Sharing a bed is an exciting milestone for most new couples, but it's not all champagne and rose petals. It can be daunting to make the transition from sleeping alone to being a sleeping duo.
In your single days, you could roll yourself in the blankets like a burrito, eat cookies in bed, and smack the snooze button as many times as you could get away with.
Now, you’ve got someone else’s schedule and habits to consider. If your new sleeping arrangement has one or both of you tossing and turning, we’ve got some tips and tricks to help everyone get some much-needed shut-eye.
If you’re both morning people and have to get up for work or school at about the same time, syncing schedules won’t be a problem. However, it’s rare for two people to have the exact same sleep schedule.
If one of you is a night owl while the other is up and at ‘em at the crack of dawn, you’re going to have to put in some effort. Some basic consideration can go a long way. For example, if the earlier riser repeatedly hits the snooze button, he or she may need to amend this habit. Set the alarm for the time you actually have to get up, and shun the snooze button. Besides, hitting snooze is an unhealthy habit.
Maybe you’re a snuggler and your partner has to have his personal space. Or maybe you're a position-switcher, shifting from side to stomach to back throughout the night. Either way, incompatible sleep positions will make for some uncomfortable nights.
The best way around this one might be a new mattress. A larger size, like a queen or king, will give you room to sleep like a starfish, if that’s your thing. There are also mattresses that let you adjust factors like firmness for customized, individual sleeping space. Best of all, a mattress with individually-wrapped coils will minimize the seismic activity of a fidgety sleeper.
Bed hogs, those folks who seem to require copious amounts of space while sleeping, are so notorious that there are even gag wedding gifts aimed at their "victims." In all seriousness, though, there are solutions for sleeping with a bed hog:
- Get a king-size mattress (if you're not willing to go the separate beds route.)
- Can't spring for a new bed right now? Try carving out sleeping space with separate blankets.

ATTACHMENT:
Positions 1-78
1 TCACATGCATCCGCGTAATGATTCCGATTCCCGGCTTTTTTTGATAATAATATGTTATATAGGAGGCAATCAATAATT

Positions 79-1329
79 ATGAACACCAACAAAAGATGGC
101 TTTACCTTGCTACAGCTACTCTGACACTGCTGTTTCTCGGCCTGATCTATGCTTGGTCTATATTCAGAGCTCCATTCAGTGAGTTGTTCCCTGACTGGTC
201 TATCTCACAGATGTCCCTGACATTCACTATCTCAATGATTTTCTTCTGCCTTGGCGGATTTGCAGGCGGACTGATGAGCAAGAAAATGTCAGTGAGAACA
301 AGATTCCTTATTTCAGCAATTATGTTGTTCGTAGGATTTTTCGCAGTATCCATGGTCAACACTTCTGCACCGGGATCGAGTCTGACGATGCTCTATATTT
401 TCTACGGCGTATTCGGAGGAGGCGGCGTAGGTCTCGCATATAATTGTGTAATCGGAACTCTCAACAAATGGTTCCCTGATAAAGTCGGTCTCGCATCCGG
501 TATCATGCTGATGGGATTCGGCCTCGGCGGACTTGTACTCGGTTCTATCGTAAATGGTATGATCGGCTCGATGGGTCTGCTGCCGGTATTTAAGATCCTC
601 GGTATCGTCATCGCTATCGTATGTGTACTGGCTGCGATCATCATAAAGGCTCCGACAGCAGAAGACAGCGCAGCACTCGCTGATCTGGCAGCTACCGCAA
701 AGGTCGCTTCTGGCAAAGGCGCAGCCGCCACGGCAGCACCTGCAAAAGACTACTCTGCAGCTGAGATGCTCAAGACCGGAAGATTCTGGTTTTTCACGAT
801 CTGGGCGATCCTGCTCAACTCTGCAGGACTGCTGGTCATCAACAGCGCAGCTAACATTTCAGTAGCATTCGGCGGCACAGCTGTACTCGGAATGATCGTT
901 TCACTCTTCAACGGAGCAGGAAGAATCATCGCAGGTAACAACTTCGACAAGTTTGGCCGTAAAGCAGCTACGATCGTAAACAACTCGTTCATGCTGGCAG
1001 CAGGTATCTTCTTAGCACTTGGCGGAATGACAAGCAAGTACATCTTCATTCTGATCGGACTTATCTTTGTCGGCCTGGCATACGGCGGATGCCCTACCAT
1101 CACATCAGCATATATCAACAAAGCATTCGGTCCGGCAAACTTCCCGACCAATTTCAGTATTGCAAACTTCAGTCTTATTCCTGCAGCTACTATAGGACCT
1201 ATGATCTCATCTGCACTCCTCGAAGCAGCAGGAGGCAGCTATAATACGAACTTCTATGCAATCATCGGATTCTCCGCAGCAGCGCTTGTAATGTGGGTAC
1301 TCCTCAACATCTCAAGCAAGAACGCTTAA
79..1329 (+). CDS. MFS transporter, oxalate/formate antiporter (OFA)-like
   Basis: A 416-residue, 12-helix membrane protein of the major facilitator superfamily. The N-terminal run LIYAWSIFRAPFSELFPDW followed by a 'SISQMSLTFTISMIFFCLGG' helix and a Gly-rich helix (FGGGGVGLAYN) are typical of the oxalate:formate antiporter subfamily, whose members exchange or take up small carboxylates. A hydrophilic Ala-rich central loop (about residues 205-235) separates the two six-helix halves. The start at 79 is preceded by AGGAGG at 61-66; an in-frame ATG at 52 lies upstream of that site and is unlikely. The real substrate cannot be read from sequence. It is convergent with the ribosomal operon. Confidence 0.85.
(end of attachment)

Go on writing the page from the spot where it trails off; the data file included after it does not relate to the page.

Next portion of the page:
- Create a barrier with a pillow or rolled-up blanket.
Snoring is arguably the worst – and most common – offense on this list. It creates a vicious cycle: the non-snoring partner is frustrated and suffers from the many symptoms of inadequate sleep, including irritability. The snorer feels resentful about their partner’s complaints and attempts to stop the snoring – but they can’t help it! These factors can eventually erode even the best relationships.
First, be upfront with your partner if you have a snoring problem so you can both plan accordingly. Otherwise, they’re in for a literal rude awakening on your first night together. There are several products on the market, like nasal strips, that may help reduce snoring.
The non-snoring partner can opt for noise-blocking measures, like ear plugs or white noise. Keep in mind that snoring almost always has an underlying cause, and severe snoring can be a sign of a potentially serious condition called sleep apnea. If snoring reaches an alarming volume, or the snoring partner stops breathing for short periods, it’s time to see a doctor.
Correlation Between Sleep Quality and Relationship Quality
Not getting enough quality sleep can take a toll on your health and your relationship. In fact, a 2009 American Academy of Sleep Medicine study concluded that there is a positive correlation between sleep quality and relationship quality. Not only did those in rocky relationships experience worse sleep, but couples with poor sleep compatibility saw a decline in the health of their partnerships.
If you’ve pulled out all the stops and still can’t get a good night’s sleep with your partner, consider last-resort options like separate beds or a visit to a sleep specialist. It's worth the effort to return to the excitement and romance of those early days.